Entrepreneur Spotlight: Eric Tindal

An intriguing view into the mind of Kinetic Life founder & producer Eric Tindal.

The word “genius” gets tossed around far too frequently and loosely these days, dulling the moments when it is truly justified. However, when you encounter a person fitting such a label, it is genuinely a priceless experience.

Producer and DJ, Eric Tindal, founder of Kinetic Life, humbly lives up to such billing. Most people hear music. Some people feel music. Fewer people see music. Even fewer people experience music. Tindal has the innate ability to experience the sounds, vibes, colors and emotions around him as music. Not only does he possess a natural gift, Tindal regularly hones his craft through repetition, research and meticulous application.

Inside the mind of a genius, resides rhymes and reasons most of us can’t quite fathom until they are completely laid out before us in finished form.

  instagram   @Kinetic_Life_Go    facebook logo   Kinetic Life

twitter@Kinetic_Life_Go      Youtube logo   Kinetic Life

  Website: http://www.kineticlifego.com/

Tell us about Kinetic Life.

Kinetic Life is my music company. I’m a multi-genre producer and DJ. I work with artists, labels, events…pretty much anything. I started in the early 2000s. This was back when Sony Music Generator was on  PlayStation. Everyone was using that…well folks that didn’t have much money. One of my partners gave me FL Studio. And ProTools was out then as well, and was pretty much the standard. Another partner of mine gave me about 30 gigs worth of sounds and it’s been on ever since. I’ve been addicted to it since. I started pitching music to local acts, started working with an independent label here in Columbia, SC. I expanded to doing documentaries and stuff like that as well.

What are you working on currently?

Currently working on a few things. I just finished up to EPs. One is called ‘The Takeover’ and the other is called ‘The Kare Package Kampaign’. I’m producing both projects. ‘The Kare Package Kampaign’ is in the process of being mastered right now. ‘The Takeover’, we’re rounding out recording the final tracks now. They both should be released this summer. I also have a podcast / web-series that I’m working on. It’s in the very early stages. Of course, more beats and working with artists. About to work with two R&B artists on their projects. They’re in the early writing stages right now.

Every couple months I’ll drop an instrumental album that caters to a specific genre. One of my favorites is a series called ‘808 Landscape’, it’s for down south. Then I’ll put together a hip-hop based instrumental album. I’ll dabble in house music and EDM as well.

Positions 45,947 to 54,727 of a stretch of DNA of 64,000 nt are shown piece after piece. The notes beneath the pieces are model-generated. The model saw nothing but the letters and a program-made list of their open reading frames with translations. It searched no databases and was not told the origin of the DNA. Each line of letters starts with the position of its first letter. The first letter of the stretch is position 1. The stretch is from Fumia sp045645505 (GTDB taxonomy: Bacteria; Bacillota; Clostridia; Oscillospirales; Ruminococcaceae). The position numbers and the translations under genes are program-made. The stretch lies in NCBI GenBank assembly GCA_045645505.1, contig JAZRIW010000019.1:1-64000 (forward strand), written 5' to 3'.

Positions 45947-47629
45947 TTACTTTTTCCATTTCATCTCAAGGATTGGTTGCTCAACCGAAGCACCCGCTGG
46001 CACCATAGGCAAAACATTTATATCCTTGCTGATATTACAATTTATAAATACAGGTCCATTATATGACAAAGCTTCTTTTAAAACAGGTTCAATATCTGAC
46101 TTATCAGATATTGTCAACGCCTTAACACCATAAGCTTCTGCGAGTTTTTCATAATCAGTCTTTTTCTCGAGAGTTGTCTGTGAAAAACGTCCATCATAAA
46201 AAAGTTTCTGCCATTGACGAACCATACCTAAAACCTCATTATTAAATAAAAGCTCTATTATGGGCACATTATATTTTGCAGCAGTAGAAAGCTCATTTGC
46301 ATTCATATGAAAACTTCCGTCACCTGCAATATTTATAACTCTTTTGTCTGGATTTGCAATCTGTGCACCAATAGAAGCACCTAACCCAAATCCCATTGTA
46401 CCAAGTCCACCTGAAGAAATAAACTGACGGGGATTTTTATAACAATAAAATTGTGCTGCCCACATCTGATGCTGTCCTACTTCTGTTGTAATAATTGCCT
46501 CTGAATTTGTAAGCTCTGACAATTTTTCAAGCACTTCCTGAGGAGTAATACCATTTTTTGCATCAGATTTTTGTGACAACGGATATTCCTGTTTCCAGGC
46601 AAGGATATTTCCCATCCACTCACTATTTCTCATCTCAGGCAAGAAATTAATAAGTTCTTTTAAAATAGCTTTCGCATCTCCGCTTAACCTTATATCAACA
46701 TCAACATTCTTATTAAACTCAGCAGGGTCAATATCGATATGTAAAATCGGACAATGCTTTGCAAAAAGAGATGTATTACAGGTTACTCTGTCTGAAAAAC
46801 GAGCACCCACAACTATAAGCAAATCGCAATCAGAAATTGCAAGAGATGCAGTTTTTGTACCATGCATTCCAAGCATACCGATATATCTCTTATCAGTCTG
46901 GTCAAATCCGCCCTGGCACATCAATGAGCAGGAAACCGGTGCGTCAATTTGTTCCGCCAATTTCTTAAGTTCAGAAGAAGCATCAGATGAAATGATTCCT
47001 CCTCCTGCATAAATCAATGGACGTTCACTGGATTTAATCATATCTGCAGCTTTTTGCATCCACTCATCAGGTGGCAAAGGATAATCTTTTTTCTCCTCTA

And then, I’m a DJ also and  I’m a resident of this event called ‘The Classic Jam’. It’s like karaoke on steroids! The singer comes on stage, where there’s a live drummer, keyboard, backup singers and we just let them fly for a few minutes. I also showcase at the Atlanta International Film Festival every year. And I’m also working with Blue Cross Blue Shield this month, on an event called ‘The Community Baby Shower’. It’s geared towards single mothers and young parents to come out and celebrate and get health screenings, things like that. Ruben Studdard will be headlining that event.


Listen to Kinetic Life music here

How would you describe your music?

In one word…eclectic. I’m an old-school cat. I like to infuse old-school tracks and beat patterns with new stuff. I don’t like to follow trends and try to stay away from mimicking what’s the wave right now. I put my own twist on anything I’m doing. So,  I’d say my style is eclectic.

Why do you do what you do?

It’s a passion. I feel as if you have a passion for something, it’ll gravitate towards you. A lot of people don’t know this, but I put music down for about a year and a half. During that time I just started doing some research and actually learning more about music. I picked it back up and didn’t miss a beat.

What was your “Ah ha” moment…when you knew this is what you wanted to do?

When I first got started, I would let my homeboys listen to my music. They are some hardcore critics. I mean we’re all fans of Hip-Hop. Sometimes they’d go overboard with the criticism. Tell me to hang it up, quit, you suck. That was just motivation for me. So, along the way, the  criticism went away and eventually they’d be calling to ask me for new beats.